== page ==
Lots and lots of families travel with grandparents, kids and grandkids but it can be tricky with every age group having different needs. Today, I have a plan for you to help you make plans that will appeal to everybody in the family.
Let's take a look at when to go, which hotels work best, where to eat and how to tour together.
In this article
Step 1: Pick your dates
Although you may be bound to school schedules, be sure to consider temperatures, especially when older family members are on the trip. If your school's spring break happens to be scheduled separate from when Easter falls, think about visiting then when the temperatures are cooler.
Use my crowd calendar to help you pick a date.
Step 2: Choose where to stay
There are so many different possibilities for places to stay. Here are some good options that work well for groups:
- Ft. Wilderness campground - you can rent a cabin, bring an RV, or camp in a tent at Ft. Wilderness campground. I love this option for large families due to the activities that are available (horseback riding, campfires, etc.), having 2 dinner shows located here (Hoop-Dee-Doo Revue and Mickey's Backyard BBQ) and the ability to kind of get away from the hustle and bustle of Disney to spend time together.
- Art of Animation suite - if your group has 6 people or less, a suite at Art of Animation might be ideal since it has 3 beds, 2 full bathrooms and a kitchenette. The theming is very colorful and immersive which kids love and grandparents may enjoy getting to see the little ones having so much fun in that environment.
- Beach Club (or any Boardwalk-area resort) - one of the reasons I love the Boardwalk area resorts so much is that it feels like there are things going on even when you aren't in the parks. This is especially nice when you have so many different ages in a group. Little ones will love the pools, adults will love Jellyrolls piano bar, and everybody will love the entertainment available on the Boardwalk and riding surrey bikes
- Preferred rooms at Pop Century are a fantastic option for budget-minded groups (especially if one person is paying the bill) but I suggest booking Preferred Rooms to save on walking
- For people wanting to stay off-site, I like using VRBO.com for condo and house rentals. You can get a lot of space, cook some of your own meals and maybe even have your own pool this way.
Tip: if you're staying at a hotel in multiple rooms, I suggest calling Disney and having them link give you a "travel with" number which will link your reservations, and allow your rooms to be assigned before other people, increasing your chances of having rooms close together.
Step 3: Make a daily plan
As you plan where you'll be each day, consider including these in your plans:
- Think about hiring a sitter and enjoying an adults-only evening (get tips on doing that)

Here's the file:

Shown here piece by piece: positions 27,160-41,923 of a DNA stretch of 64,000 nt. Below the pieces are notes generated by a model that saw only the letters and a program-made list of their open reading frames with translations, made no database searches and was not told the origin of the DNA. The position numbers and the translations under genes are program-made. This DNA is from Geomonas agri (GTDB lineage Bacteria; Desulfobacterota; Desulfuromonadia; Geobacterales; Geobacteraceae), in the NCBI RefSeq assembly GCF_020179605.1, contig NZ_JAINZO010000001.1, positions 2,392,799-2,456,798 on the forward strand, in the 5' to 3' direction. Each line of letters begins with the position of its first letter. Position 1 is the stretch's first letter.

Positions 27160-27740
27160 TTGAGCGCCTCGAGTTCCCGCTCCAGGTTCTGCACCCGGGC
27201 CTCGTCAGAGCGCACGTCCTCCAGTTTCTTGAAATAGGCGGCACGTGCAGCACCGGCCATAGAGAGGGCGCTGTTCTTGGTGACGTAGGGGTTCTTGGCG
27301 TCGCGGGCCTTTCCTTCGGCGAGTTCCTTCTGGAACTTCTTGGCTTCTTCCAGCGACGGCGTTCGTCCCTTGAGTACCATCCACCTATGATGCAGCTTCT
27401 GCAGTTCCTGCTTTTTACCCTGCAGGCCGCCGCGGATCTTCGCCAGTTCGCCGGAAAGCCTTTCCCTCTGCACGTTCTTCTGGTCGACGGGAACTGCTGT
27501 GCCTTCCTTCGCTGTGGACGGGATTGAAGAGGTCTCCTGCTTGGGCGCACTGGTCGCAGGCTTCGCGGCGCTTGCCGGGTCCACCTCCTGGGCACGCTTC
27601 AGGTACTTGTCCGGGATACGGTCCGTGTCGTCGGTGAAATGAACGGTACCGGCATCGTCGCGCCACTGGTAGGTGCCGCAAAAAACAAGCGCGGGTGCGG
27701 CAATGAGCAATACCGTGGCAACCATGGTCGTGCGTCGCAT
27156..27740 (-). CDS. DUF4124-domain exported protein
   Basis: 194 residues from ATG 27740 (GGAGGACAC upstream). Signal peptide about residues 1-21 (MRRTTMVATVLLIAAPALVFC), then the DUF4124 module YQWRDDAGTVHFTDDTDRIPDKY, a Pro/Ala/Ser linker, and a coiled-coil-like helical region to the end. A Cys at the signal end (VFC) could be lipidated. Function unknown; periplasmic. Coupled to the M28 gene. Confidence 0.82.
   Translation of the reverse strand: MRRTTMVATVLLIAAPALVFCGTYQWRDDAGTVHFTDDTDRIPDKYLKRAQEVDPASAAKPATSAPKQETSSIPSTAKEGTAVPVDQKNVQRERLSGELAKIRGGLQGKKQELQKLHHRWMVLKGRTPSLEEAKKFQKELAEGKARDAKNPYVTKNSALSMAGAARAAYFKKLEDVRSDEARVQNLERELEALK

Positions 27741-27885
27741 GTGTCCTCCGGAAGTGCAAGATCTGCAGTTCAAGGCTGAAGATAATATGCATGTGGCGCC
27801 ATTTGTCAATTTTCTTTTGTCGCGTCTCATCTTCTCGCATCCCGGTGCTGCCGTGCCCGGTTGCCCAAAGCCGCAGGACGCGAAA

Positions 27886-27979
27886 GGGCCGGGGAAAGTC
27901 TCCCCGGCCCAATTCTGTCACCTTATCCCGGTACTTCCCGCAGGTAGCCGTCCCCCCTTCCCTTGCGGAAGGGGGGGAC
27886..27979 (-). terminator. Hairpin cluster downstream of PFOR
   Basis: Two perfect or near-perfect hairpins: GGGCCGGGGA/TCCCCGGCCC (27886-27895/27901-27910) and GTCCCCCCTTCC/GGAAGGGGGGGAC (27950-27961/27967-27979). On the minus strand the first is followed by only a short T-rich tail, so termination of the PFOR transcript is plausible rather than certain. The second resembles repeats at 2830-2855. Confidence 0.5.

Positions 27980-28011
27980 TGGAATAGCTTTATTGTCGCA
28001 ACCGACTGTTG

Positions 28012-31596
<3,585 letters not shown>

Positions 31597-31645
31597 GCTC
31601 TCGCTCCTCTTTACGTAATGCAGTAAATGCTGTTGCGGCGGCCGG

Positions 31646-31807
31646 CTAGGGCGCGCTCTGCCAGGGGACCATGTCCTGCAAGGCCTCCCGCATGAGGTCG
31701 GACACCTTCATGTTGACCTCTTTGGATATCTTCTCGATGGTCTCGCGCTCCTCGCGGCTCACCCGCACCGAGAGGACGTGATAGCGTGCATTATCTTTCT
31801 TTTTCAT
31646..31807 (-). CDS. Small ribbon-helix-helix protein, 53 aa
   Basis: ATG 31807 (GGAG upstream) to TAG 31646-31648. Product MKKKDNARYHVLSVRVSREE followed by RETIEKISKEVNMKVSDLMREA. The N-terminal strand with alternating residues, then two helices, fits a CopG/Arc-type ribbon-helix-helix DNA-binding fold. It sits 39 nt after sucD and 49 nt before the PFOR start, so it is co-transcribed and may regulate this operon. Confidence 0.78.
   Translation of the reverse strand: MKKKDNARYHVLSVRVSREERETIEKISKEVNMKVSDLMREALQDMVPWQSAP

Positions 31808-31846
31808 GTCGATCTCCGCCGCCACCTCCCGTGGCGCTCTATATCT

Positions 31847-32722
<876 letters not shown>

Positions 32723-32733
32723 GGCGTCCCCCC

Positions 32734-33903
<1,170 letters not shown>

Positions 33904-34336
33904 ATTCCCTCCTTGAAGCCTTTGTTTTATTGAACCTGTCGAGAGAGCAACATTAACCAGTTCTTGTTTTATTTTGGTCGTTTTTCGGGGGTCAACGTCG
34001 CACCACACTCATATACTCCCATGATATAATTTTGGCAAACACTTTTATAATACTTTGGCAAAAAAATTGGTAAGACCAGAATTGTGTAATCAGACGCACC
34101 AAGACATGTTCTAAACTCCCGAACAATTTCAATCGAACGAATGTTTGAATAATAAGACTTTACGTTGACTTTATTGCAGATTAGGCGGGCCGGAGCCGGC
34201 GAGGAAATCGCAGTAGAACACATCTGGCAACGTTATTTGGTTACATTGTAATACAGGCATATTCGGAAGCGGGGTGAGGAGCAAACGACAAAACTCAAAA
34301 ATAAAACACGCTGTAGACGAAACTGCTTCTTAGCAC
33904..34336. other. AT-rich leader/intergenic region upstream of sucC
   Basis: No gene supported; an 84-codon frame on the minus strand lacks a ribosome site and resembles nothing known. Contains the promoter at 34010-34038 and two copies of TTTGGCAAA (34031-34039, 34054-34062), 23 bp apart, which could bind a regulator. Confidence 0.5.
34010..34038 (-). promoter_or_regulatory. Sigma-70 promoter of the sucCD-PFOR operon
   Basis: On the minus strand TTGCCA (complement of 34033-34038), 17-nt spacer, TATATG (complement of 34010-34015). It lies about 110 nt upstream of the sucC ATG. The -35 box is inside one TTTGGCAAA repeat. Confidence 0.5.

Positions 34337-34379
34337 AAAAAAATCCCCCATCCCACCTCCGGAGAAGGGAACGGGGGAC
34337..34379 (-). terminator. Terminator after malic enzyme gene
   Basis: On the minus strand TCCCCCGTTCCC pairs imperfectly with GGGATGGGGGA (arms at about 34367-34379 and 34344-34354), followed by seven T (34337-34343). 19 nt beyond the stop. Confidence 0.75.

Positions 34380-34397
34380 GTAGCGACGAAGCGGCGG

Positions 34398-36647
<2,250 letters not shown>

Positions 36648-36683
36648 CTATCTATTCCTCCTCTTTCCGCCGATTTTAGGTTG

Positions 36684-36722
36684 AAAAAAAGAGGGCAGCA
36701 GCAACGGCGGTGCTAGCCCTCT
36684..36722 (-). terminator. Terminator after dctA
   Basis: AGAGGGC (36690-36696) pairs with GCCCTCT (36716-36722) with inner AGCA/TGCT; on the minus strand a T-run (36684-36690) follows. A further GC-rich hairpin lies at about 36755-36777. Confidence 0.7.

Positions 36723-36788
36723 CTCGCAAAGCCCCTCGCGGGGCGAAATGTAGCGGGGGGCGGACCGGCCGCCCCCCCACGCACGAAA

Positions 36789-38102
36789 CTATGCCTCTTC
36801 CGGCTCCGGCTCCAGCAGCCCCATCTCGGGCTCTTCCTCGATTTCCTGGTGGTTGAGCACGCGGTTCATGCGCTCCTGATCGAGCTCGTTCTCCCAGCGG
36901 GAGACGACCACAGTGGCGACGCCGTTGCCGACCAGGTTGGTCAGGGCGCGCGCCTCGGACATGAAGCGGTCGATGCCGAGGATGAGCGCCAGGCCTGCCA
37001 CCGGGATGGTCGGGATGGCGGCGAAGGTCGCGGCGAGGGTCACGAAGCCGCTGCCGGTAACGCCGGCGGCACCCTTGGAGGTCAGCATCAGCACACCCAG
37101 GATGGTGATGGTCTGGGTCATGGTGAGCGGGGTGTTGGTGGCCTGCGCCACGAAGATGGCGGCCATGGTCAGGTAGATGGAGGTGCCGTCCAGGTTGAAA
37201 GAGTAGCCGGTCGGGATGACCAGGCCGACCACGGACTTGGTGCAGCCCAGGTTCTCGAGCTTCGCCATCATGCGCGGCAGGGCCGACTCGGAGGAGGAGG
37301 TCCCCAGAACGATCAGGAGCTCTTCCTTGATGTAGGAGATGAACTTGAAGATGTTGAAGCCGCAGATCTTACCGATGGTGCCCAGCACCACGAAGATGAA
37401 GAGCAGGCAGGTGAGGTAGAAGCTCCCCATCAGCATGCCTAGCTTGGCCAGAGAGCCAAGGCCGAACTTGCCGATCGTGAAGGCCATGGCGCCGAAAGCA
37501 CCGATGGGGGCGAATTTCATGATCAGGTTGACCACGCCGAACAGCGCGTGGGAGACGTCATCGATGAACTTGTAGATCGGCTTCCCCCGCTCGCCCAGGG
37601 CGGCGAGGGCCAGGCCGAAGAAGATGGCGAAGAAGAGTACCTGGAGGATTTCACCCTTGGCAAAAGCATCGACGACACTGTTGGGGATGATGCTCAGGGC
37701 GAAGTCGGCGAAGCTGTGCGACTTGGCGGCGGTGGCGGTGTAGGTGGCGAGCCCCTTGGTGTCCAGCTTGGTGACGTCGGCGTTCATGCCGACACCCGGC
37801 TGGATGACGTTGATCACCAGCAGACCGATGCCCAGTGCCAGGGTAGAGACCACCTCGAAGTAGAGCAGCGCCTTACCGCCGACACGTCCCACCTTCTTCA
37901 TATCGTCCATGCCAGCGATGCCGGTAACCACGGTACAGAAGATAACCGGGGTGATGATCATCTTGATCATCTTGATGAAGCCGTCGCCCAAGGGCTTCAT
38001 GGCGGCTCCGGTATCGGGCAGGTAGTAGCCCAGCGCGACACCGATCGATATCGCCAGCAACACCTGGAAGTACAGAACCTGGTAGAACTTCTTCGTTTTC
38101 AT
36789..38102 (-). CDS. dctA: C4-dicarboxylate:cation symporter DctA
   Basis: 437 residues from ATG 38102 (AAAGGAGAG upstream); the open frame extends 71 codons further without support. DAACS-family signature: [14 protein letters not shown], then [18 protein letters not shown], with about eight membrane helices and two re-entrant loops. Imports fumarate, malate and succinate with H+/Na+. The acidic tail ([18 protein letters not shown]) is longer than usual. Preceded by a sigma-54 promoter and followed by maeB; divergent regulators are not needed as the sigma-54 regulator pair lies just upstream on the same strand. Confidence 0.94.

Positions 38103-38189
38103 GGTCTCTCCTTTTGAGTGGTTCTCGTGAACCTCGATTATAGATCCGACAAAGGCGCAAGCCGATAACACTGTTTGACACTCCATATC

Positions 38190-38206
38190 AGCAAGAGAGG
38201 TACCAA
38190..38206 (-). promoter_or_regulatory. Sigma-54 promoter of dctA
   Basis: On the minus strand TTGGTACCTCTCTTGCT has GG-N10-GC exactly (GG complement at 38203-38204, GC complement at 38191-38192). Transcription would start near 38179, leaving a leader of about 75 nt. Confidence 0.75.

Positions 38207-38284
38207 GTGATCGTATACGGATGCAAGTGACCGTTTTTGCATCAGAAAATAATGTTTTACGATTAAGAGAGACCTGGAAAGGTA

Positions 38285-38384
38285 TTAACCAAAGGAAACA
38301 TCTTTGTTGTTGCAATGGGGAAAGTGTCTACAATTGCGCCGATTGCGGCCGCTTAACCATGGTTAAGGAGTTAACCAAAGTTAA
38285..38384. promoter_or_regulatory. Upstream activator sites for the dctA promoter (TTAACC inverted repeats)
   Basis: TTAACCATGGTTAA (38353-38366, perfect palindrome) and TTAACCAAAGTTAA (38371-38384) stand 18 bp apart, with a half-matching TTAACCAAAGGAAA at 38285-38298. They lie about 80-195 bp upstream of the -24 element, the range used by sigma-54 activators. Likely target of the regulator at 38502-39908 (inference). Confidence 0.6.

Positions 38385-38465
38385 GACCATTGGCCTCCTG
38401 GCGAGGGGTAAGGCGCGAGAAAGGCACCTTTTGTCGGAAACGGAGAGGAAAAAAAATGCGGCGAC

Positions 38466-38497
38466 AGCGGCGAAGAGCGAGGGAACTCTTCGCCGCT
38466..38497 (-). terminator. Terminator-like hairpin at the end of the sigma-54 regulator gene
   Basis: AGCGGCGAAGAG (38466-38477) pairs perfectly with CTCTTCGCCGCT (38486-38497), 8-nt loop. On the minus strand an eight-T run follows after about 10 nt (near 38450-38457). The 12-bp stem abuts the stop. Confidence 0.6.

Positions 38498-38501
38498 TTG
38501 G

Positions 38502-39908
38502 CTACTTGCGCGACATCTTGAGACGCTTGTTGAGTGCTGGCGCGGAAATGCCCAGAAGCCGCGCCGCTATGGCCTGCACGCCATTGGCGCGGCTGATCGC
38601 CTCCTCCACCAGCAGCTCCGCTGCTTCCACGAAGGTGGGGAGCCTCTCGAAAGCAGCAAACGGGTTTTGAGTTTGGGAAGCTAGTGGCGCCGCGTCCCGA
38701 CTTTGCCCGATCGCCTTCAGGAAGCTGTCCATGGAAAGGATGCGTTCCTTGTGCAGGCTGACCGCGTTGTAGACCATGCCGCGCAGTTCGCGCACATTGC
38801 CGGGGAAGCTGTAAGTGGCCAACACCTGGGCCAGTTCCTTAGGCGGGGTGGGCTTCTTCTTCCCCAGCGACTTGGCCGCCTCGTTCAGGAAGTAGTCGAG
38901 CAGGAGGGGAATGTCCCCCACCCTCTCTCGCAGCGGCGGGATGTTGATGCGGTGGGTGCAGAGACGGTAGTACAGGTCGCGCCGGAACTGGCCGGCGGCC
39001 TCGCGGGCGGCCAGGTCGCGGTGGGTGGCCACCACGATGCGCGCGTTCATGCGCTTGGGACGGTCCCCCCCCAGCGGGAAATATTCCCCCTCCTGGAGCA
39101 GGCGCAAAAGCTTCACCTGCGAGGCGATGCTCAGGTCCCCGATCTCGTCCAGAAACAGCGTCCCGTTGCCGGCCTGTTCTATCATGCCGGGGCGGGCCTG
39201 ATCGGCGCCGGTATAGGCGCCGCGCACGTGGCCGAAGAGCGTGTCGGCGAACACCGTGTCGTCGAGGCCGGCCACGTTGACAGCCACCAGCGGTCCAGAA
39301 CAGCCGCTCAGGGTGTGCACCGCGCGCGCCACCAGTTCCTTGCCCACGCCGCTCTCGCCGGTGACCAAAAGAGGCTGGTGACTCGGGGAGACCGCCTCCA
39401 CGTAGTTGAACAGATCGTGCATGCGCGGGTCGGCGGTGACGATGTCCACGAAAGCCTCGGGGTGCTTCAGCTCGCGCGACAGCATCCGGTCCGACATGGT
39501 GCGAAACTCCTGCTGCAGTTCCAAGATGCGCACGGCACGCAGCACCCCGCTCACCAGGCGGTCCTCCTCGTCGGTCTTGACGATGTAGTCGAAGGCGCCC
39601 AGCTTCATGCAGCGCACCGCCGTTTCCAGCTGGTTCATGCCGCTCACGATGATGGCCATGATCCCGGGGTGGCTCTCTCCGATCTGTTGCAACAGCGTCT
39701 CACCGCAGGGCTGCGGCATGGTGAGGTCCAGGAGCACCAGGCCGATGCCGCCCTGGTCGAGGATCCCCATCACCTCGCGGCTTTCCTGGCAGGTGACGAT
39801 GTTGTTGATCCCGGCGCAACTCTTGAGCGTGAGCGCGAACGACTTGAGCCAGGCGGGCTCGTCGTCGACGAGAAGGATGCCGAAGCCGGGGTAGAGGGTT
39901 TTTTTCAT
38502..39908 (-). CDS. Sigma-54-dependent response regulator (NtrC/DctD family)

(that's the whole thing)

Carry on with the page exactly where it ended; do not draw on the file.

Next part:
- If grandparents are up for it, have them stay with the kids while doing more intense rides or staying out later
Step 4: Decide where to eat
I always recommend that people decide where they'll eat after figuring out where they'll be each day. Here are some places that often please people of all ages.
- Hoop-Dee-Doo Revue - this is a dinner show located at Ft. Wilderness with corny humor and home-cooked food served family style. I'd recommend doing this at the end of an Animal Kingdom or Magic Kingdom day.
- Prime Time Cafe - at Hollywood Studios, this restaurant which looks right from the 1950s is fun for seniors as it looks like the kitchens they grew up in, plus it's fun for everybody because the wait staff is ornery and the food is good (we like the sampler that allowed you to try a little bit of each main entree)
- Chef Mickey's - a fun restaurant located at The Contemporary, this is a great place for everybody to enjoy the classic characters
- 'Ohana - a popular option with nearly everyone, this restaurant at The Polynesian is a solid option for just about any group
- Whispering Canyon Cafe - this raucous restaurant at Wilderness Lodge that serves food like build-your-own platters is fun for nearly everyone
Notes about group dining:
- Many restaurants can't be booked online for larger groups so you will likely end up having to call the restaurant directly
- An 18% gratuity is automatically added for groups of 6 or more
Step 5: Touring
I always highly recommend that groups consider not touring together because it's really difficult to move a big group through the parks. However, if you want to tour together, I'd suggest only staying together for a part of the day (like through lunch) and then separate for the rest of the day.
Make sure your whole party is linked within your My Disney Experience accounts so that when it's time to make FastPass+ reservations, one person can make reservations for everybody.
You can use my touring plans for all 4 parks to help decide how you want to tour with your group.
Step 6: Add extra magic
There are a couple of great ways to add extra magic for groups:
- Book a fireworks cruise - you can make a reservation for a fireworks cruise for Wishes or Illuminations for up to 10 people
- Purchase Memory Maker - pre-purchase the Memory Maker photo package and your whole group can get photos added to the same account and then you can download them after you get home
Do you have other ideas or questions on visiting with multi-generational groups? I'd love to hear your thoughts in the comments.